There something to be said about a memorable musical moment in a game. Some songs bring out emotional power, lighthearted excitement or just an apropos approach to giving a game a distinct vibe and identity. We’ve all heard the Super Mario Bros. theme and Final Fantasy VII’s “One-Winged Angel” enough to know how great they are in the world of gaming music, but some performances are just more difficult to classify. They have a lingering effect, one that’s memorable and maybe even legendary, but it’s tough to set them next to classic tracks like the Hyrule Castle theme in Zelda. Plainly and simply, they are just too weird to have that happen. But that’s not in any way saying that they are bad, hence the reason this article exists. Here are five musical performances in video games that are so surreal and bizarre that we can only properly title them “awesomely weird.” Enjoy!
The Rock Band music store is no stranger to obscure musical offerings, especially on the Rock Band Network Store. You’ll find songs from weird novelty groups like The Weebl, Mega64 and Lemon Demon, but the lone track labeled “novelty” that made its way to the main Rock Band store is a cover of Lady Gaga’s “Poker Face” by South Park’s Eric Cartman. The cover debuted on the 2009 South Park episode “Whale Whores”, where regulars Kyle, Kenny and Cartman are playing a Rock Band-style game with Cartman leading the helm on vocals. Cartman changes some of the lyrics to “Poker Face” in response to hearing Stan’s critique of whale hunting. The track became such a viral phenomenon that it appeared on the Rock Band Music Store just five months after the episode aired (with the song’s release coinciding with the official Lady Gaga rendition). Cartman’s slurred speech pattern had long since become a part of his character and his nasally voice singing a song like “Poker Face” was a downright hilarious inclusion. It was surreal seeing such a clearly novelty-based track earn itself such a prolific spot on the store. With the Rock Band store no longer updating, Cartman’s chance to go all Mother Monster on the DLC world is still unquestionably bizarre, but incredibly humorous.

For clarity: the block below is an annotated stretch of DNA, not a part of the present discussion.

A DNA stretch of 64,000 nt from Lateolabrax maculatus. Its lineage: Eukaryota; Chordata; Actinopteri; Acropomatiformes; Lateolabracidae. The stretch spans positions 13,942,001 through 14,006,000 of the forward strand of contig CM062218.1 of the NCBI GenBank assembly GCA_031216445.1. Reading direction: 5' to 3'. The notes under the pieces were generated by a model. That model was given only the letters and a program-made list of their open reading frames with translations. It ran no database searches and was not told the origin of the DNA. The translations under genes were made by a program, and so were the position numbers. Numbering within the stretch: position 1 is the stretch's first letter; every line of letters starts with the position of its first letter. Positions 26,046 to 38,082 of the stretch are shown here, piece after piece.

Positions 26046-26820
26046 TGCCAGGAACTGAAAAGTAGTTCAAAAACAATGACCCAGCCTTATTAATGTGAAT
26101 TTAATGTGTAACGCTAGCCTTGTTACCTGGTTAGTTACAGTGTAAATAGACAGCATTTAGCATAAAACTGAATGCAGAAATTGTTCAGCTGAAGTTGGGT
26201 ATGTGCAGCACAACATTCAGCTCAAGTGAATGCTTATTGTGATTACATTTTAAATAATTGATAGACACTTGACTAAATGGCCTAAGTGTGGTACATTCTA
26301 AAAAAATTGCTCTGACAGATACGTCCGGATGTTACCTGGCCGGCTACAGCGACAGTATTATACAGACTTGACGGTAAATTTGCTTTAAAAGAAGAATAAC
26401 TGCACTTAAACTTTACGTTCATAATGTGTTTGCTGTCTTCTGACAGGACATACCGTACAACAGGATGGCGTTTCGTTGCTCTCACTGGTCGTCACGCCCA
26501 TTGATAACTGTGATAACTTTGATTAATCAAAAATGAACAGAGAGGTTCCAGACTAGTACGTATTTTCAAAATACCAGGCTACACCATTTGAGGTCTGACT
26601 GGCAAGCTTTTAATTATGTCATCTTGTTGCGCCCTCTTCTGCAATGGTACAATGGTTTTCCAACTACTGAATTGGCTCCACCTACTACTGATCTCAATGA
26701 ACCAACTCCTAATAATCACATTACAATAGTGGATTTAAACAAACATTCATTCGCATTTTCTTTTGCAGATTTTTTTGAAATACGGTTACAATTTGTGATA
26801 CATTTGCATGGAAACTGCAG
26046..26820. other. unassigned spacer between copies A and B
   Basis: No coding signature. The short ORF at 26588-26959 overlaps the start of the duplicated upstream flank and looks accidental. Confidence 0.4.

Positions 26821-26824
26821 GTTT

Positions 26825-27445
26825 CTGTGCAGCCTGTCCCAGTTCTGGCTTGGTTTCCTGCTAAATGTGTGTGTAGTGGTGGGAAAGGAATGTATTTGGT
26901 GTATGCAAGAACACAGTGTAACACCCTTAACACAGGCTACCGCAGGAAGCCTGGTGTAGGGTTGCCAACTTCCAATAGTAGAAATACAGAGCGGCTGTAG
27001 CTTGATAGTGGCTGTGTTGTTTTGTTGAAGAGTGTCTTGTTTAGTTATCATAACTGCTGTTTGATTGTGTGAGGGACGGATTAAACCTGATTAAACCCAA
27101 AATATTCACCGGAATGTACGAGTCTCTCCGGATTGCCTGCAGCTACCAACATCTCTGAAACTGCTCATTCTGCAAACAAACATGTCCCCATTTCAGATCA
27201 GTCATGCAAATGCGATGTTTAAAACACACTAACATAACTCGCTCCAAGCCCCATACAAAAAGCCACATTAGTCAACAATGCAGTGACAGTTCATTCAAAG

Saints Row came into its own with The Third. It abandoned the street gang aesthetic of the first two games and embraced its love of screwing around with the open-world tropes of its time. Early on in the game, your custom character can drive around with a crew member. After tinkering with the radio, the song “What I Got” by alternative punk band Sublime will play, with your character and his pal singing along to the famed track. While this isn’t to write home about at first, everything changes when you realize that you can customize the voice of your character during initial customization, with one of the options being “zombie.” The zombie voice causes your character’s spoken dialogue to be replaced with the grunts and groans of the walking dead instead of coherent speech. When your zombie-voiced character begins singing “What I Got”, the result is downright ridiculous. The ability to customize your character’s voice is awesome enough on its own, but Volition’s smartass decision to include “zombie” as a voice option illustrates their devil-may-care attitude with Saints Row from The Third onward. It’s so bizarre, but it’s purely Saints Row and that’s hardly a bad thing.